We’re all guilty of trying to juggle more than one task at a time.
With final assignment deadlines looming, it sometimes feel more productive to multitask.
Yet it’s easy to get distracted when we’re flipping back and forth from Facebook to note-taking during lectures or always popping open more browser tabs. The truth is we may not be as good at multitasking as we think we are.
Repeatedly, research has shown that humans are inherently bad multitaskers. Our brains aren’t wired to do it well — we work best when we remain focused on one task at a time.
Even when we think we’re multitasking, in reality, we’re just switching from one task to another very rapidly.
So why does it feel like multitasking is a more efficient way of doing work? Part of it comes from reward signals in your brain.
Every time you switch from one task to another, your brain interprets it as something new, and you get a “reward” — a release of dopamine.
The released dopamine sends a pleasure signal to the brain, which makes you want to repeat the behaviour to get that signal again. Normally the dopamine system reinforces behaviours like eating or sex, which play an adaptive role in survival.
In the case of multitasking, the dopamine is telling our brain to stop focusing on one thing and keep switching to newer, more exciting tasks.
We also feel more accomplished when we multitask. It seems more productive to be able to rattle off a list of tasks that you worked on for a little bit here and there.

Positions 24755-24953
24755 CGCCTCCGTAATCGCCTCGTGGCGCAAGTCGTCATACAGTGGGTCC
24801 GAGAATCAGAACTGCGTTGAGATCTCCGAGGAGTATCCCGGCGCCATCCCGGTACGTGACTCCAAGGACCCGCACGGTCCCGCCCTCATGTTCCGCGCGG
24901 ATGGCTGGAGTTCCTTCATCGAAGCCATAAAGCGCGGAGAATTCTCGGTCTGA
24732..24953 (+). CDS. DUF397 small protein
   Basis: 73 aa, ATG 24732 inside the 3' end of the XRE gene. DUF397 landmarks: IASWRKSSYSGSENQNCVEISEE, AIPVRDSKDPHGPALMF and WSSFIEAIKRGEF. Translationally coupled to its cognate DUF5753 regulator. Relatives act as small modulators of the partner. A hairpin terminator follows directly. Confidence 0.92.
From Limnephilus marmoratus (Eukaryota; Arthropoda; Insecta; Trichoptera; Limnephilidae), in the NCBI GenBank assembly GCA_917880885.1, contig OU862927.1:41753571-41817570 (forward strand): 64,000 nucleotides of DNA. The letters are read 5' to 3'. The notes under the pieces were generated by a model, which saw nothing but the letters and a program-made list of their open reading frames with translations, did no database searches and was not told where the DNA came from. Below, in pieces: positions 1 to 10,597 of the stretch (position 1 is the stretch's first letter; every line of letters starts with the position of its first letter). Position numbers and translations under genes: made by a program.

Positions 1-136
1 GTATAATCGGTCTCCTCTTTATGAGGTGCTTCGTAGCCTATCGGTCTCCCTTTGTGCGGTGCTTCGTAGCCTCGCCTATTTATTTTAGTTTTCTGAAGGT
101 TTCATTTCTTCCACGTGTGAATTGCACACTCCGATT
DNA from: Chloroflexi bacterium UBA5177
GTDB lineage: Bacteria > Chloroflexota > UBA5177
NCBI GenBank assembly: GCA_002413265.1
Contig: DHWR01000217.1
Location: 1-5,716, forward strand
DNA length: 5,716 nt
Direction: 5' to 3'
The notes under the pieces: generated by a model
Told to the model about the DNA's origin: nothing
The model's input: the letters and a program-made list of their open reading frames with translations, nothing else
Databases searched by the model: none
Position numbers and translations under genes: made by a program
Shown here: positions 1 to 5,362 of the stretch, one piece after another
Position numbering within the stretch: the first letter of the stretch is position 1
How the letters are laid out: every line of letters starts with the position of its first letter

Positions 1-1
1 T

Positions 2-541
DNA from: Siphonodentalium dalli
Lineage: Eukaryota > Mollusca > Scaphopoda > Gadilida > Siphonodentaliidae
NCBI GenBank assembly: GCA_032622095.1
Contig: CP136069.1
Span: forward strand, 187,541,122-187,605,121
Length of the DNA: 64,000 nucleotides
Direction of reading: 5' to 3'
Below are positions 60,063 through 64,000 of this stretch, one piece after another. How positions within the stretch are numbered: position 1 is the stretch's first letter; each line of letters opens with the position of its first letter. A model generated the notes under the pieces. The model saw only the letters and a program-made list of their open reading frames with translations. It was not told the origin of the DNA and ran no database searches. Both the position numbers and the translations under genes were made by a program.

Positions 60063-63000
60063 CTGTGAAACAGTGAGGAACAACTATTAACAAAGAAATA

Even if staying focused would have resulted in higher quality work, it doesn’t sound as impressive to accomplish only one or two things.
Multitasking can have a similar effect in class. If students are distracted and unengaged in the material, they’ll participate and learn less during the class.
Hélène Ouellette-Kuntz, a professor in the Department of Public Health Sciences, has noticed students who strive to write down everything tend to miss out on engaging in the material.
“People are fooled by the productivity of technology,” Ouellette-Kuntz said, adding that this sometimes means students aren’t making the best use of their class time.
In our hyper-connected world, staying focused can sometimes be a task in itself. We’re now expected to be constantly available by email, phone or text, which makes it even harder to stay focused.
Even if you ignore the email and plan to save it for later, it can still be detrimental to your work.
A study done by Glenn Wilson — a former visiting psychology professor at Gresham College in London — found that trying to concentrate on a task while an email sits unread can lower your IQ by as much as 10 points.
As difficult as it may sound, the best way to get things done is to put your phone away, close your email and other distracting websites and get to work.
Staying organized and sorting out your priorities is also useful.
In class, thinking critically about the material and trying to remain engaged will help you more in the long run than going home with a verbatim transcript of the lecture.
But most of all — hang on, I just have to answer this email.
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